Should You Tell Your Child about Her Diagnosis?

Nadia Shanab | Uncategorized
25 Sep 2013

The answer to this question depends mainly on the child’s level of awareness of herself, both socially and cognitively.

Some high-functioning children already know that they have autism. They know their condition very well, and are able to describe it precisely. This category of children knows its strengths as well as its weaknesses. Moreover, they are tracking their progress over the years and know about the phases they are going through.

To my biggest surprise some students are aware of how much they can do by themselves, and when they need help. They have already thought about their future and know what they would love to do when they grow up.

In this case you can easily approach your child and tell her that she is officially diagnosed with autism. Now be prepared and open to answer her questions. I would guess that the child’s first question might be: “Why do I have autism?” and “How can I fix it?”

The answer could be something like: “We are all different, being different is fine, but different doesn’t mean inferior.” Of course you want to elaborate more and stress on your child’s strengths, rather than her weaknesses. Always show her your love and support. Explain to your child that each brain in the world has a different wiring. That is the reason why every person is unique, like fingerprints. This is a great opportunity for the family to start planning for the future. You can also collaborate with your doctor to tell your child about her diagnosis. Developmental pediatricians have their own professionel though delightful ways to approach children without making them worry.

In the second category children are confused and unsure of their status. They don’t really understand why they are sometimes in their Special Day Class (SDC) and why do they have to go to a mainstream class. They hear kids in general education talking about them as “special needs students”. In their mind they probably wonder what that means, but they rarely express their concerns. Often times, they ask to go back to their comfort zone, namely their SDC.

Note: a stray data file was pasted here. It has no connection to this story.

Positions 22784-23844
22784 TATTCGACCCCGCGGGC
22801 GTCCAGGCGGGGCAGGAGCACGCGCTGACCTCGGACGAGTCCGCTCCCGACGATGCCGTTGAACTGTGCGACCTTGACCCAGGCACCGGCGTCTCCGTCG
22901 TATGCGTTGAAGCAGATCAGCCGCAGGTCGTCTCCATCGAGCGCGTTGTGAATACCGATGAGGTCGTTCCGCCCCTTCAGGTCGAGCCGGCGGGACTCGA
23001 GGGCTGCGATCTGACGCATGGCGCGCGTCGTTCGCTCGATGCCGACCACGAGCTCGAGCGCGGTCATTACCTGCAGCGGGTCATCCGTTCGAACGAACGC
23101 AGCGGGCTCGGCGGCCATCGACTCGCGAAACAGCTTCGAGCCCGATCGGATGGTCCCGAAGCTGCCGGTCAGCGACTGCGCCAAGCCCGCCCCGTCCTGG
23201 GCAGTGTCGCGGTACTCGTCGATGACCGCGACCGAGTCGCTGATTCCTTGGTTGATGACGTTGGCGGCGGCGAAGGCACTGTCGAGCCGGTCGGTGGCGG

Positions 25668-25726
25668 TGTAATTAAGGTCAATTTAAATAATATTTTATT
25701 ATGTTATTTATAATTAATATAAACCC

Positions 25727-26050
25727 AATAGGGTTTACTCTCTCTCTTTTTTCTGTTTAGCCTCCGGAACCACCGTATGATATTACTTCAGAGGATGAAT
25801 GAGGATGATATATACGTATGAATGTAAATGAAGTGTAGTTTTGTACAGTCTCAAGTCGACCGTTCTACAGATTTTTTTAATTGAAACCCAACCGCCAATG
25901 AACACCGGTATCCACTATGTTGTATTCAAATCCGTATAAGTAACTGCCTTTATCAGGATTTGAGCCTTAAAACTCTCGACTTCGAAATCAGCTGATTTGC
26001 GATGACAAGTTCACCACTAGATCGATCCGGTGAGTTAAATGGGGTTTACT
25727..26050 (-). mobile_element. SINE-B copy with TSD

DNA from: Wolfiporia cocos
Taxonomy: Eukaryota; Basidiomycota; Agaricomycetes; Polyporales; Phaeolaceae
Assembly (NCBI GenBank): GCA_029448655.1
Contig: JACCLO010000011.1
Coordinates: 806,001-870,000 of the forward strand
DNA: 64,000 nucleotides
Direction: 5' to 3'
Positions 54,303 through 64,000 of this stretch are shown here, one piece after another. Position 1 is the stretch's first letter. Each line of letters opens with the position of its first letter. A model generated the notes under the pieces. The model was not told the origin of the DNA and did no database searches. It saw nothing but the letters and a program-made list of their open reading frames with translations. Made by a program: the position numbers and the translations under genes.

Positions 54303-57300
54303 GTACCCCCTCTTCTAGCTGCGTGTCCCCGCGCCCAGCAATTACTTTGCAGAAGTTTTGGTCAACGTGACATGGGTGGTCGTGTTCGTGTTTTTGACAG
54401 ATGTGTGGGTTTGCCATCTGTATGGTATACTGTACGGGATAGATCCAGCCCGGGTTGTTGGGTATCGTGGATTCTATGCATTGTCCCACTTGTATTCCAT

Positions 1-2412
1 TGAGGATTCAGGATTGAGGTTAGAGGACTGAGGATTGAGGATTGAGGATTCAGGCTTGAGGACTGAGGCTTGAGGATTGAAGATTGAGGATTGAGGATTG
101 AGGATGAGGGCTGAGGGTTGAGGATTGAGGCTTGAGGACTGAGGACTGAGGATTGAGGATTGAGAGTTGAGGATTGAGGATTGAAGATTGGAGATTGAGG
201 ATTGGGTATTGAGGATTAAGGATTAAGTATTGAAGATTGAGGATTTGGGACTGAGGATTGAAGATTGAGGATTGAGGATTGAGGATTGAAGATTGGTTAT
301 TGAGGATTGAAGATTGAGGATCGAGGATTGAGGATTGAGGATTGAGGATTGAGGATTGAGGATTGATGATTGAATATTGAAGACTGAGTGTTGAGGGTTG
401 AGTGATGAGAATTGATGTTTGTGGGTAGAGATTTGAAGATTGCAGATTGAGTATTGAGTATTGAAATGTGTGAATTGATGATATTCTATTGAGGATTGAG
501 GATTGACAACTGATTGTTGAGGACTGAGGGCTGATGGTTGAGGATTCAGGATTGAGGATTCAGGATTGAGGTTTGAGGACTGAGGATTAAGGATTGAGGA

In this case you don’t have to disclose your child’s diagnosis to her. She might not understand the concept or the meaning of autism. However, if she starts increasingly asking questions about her status in school, explain to her that sometimes she needs to be in a smaller class because she can do a better job there, and that she also has other friends in this class. Work on the positive side of her position in school. I doubt in this case that your child would ask you why is she different. If she does, you respond as mentioned above. The child in this case has a potential to develop and advance on the autism spectrum. If she turns to become part of the above category, wait for the right time to tell her. She may surprise you with the question one day.

The third category includes lower-functioning children. There is no need to announce the diagnosis. The child will most probably not benefit from this piece of information.

Regardless of what category your child belongs to, try to raise awareness in your surroundings: your community, school, neighborhood, family and friends, and support groups. Awareness can dissolve many conflicts, improve communication, increase the support to the entire autism community. Let your child know that there is nothing to be ashamed of. Your child should feel proud to be herself no matter what. This feeling will make her enjoy a peaceful life.

nadia shanab

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